Only one in ten adults in Mexico have access to a formal credit card, according to Gabriela Estrada. That’s more than 70 million people that are not able to build a credit history. As cofounder and CFO of Vexi, Gabriela is on a mission to make credit accessible to Mexico’s underbanked population.
Originally from Chihuahua, Mexico, Gabriela was at the peak of her career at Citibanamex in Mexico City when she decided the corporate world wasn’t for her. She was the only female director as well as the youngest among her peers by 10 to 15 years. After leaving the bank, her friend convinced her to cofound Vexi with him, where she quickly fell in love with the power of impacting her community through fintech.
I sit down with Gabriela to talk about her experience as a woman in finance in Mexico and some of the challenges she now faces as a female founder when seeking investment. We also discuss why she decided to tackle financial inclusion and how Vexi is helping increase financial literacy in Mexico.
As an engineer, Gonzalo Ucar wanted to solve real-world problems. Originally from Spain, he decided to move to Latin America to become an entrepreneur and tap into the region’s opportunities. Today, he lives in Bogota and is co-founder of Hogaru, an on-demand cleaning company in Colombia.
Gonzalo and his partner recognized a huge pain point in Colombia’s cleaning industry: a deeply-rooted informal economy. Most cleaners in Colombia do not have a steady income or a social security number, which restricts their ability to realize their full economic potential. That’s why Hogaru’s cleaning service functions on a direct employment basis and avoids encouraging a gig economy.
In this episode, I sit down with Gonzalo to talk about how a Spaniard ended up in Colombia, Hogaru’s unique business model, and the lessons he’s learned as an engineer that he applies as an entrepreneur. We also discuss his major takeaways from participating in YCombinator and working with Endeavor.
Daniel Cossío decided he wanted to be involved in technology when he realized that businesses could produce a greater social impact than just an economic return. Today, he is Regional Manager for Latin America at Village Capital, a venture capital firm that supports impact-driven, seed-stage startups that focus on financial services, sustainability, and the future of work and education.
For ten years, Village Capital has supported over 1100 entrepreneurs from around the world, investing in more than 110 startups including Fintual, Vexi, and Siembro in Latin America. Daniel explains that Village Capital believes in supporting entrepreneurs that are often overlooked, helping them bring their big ideas from vision to scale.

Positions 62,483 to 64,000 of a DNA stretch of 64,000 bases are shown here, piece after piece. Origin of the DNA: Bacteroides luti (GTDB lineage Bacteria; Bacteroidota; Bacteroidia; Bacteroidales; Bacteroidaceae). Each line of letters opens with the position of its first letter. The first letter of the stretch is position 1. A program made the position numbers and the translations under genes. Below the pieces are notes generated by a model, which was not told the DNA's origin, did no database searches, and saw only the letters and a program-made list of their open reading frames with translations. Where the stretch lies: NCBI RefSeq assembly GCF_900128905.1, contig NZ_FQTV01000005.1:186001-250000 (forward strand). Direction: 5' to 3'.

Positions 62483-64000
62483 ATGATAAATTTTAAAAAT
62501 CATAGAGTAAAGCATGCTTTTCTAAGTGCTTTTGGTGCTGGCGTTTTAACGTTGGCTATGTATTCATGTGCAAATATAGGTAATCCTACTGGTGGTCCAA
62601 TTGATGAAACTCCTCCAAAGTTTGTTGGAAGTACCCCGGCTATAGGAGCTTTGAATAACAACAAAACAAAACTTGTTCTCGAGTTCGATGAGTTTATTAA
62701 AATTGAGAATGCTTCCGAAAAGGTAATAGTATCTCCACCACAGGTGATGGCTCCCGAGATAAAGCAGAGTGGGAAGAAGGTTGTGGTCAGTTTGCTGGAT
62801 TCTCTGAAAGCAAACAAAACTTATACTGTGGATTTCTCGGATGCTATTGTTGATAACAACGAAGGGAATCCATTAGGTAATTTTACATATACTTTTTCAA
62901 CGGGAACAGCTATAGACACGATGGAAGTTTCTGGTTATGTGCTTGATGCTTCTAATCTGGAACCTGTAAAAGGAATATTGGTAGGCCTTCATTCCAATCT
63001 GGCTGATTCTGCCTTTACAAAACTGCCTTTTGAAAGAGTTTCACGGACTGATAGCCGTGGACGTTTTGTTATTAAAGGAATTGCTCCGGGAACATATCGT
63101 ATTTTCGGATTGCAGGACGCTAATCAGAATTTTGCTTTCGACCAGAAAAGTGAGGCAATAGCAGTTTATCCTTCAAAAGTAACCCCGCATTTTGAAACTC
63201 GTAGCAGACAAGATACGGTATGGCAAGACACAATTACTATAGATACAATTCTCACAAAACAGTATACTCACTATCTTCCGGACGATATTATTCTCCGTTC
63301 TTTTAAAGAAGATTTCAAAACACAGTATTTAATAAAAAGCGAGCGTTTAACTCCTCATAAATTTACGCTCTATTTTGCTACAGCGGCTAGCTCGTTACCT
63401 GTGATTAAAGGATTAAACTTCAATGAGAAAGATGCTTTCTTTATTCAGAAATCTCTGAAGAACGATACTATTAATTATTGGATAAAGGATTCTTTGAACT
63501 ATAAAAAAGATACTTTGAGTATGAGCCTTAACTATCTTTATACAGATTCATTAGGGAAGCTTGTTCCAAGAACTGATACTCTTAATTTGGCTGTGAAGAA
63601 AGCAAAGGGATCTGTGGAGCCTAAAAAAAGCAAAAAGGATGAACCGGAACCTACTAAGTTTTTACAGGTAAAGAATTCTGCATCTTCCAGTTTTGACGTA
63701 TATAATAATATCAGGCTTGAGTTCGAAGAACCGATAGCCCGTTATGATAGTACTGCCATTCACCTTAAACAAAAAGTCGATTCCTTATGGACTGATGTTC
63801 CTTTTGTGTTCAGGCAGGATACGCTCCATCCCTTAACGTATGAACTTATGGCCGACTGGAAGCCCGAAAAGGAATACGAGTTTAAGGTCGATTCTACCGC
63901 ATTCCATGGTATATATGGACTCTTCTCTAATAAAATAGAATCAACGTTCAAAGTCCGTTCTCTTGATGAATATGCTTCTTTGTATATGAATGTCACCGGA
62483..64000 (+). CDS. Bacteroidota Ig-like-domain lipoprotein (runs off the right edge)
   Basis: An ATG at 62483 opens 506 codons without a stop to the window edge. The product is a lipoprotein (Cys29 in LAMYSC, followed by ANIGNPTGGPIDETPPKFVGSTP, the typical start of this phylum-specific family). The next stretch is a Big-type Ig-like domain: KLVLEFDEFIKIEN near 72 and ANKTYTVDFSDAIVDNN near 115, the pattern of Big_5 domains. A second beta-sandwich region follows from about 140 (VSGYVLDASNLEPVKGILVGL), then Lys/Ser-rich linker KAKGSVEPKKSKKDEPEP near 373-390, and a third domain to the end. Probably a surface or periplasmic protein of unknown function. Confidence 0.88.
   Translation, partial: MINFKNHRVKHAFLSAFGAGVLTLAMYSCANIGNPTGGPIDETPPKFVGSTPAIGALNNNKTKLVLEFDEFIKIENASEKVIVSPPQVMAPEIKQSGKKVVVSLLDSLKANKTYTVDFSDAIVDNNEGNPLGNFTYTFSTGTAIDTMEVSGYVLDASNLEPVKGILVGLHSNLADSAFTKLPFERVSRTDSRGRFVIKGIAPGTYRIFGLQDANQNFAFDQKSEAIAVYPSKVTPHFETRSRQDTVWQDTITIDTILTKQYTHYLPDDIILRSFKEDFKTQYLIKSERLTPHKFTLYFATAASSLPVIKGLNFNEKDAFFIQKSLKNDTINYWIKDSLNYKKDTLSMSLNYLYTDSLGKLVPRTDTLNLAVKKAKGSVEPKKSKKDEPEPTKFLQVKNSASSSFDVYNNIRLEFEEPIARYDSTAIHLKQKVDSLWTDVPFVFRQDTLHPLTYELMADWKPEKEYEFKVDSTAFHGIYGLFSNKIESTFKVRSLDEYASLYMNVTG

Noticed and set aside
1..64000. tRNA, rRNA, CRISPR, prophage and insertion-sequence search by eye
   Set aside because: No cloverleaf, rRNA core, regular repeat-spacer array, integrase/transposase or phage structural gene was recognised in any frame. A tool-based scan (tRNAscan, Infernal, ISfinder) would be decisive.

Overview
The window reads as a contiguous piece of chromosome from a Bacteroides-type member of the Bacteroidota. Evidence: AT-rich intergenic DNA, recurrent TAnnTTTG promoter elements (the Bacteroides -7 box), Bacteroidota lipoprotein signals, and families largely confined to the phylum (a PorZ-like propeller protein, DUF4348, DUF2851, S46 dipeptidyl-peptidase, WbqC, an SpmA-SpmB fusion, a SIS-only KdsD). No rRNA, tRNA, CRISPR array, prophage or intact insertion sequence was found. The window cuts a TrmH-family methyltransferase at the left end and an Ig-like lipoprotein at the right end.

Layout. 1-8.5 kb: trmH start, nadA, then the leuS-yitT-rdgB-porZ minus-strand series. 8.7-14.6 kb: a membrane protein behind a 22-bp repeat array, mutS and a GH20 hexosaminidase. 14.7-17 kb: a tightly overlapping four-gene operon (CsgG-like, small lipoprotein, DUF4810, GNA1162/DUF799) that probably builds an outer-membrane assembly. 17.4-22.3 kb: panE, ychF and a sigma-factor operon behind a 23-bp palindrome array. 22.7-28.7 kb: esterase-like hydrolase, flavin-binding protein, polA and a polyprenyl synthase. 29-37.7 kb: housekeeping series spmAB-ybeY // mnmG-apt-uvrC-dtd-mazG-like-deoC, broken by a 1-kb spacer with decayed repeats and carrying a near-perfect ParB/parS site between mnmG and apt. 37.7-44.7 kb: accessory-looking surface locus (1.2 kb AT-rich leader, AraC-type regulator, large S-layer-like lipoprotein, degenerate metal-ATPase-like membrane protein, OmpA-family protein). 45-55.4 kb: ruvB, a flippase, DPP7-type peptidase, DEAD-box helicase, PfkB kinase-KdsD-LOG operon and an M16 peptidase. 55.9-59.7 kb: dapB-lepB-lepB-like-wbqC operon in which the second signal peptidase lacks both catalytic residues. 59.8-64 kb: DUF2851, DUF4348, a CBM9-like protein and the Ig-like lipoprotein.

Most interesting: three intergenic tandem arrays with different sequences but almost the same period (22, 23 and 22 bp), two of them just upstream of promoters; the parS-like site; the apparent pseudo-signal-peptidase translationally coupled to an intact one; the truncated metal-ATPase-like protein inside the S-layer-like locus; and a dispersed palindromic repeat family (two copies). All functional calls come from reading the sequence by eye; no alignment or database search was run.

In this episode, I sit down with Daniel to discuss how he got on the investor side of the table and became the lead in LatAm and how entrepreneurs can get involved with Village Capital. We also talk about a recent report released by Village Capital called Beyond Borders on how to successfully scale a startup in Latin America, among other industry trends in the region.
As the calendar turns toward April 15th, everyone in the US knows what’s coming: tax day. While the Internal Revenue Service (IRS) has updated their systems, and there are dozens of tax management tech products, many people still have to file via a paper 1040 form that takes 6-8 weeks to process. Compare that to Chile, a less “developed” country according the most of the world, where paying taxes is as simple as logging on to the Servicios de Impuestos Internos (SII, Chilean IRS) website to see all your paychecks and spending from the year. On Chilean tax day, people can immediately if they’ll get a refund and how much it will be, which then shows up in your bank account automatically in 1-4 weeks.
Electronic tax filing systems are not unique to Chile. Colombia, Argentina, and Mexico allow people to pay taxes online or even via app, using a personal identification number like a Social Security number.
However, not all of Latin America is so progressive when the time comes to pay taxes. According to the World Bank, Brazil’s tax policy is one of the most complex in the world, so much so that doing taxes requires over 2000 hours per year, compared to 291 in Chile,311 in Argentina, and Colombia with just 239. Latin American countries also have Value Added Tax (IVA in Spanish) that you have to pay monthly included in their totals.
Across the region, government ministries are rapidly introducing new methods to simplify and speed up the taxpaying process. Here are some of the ways Latin American governments are working to improve the often-painful process of paying your taxes.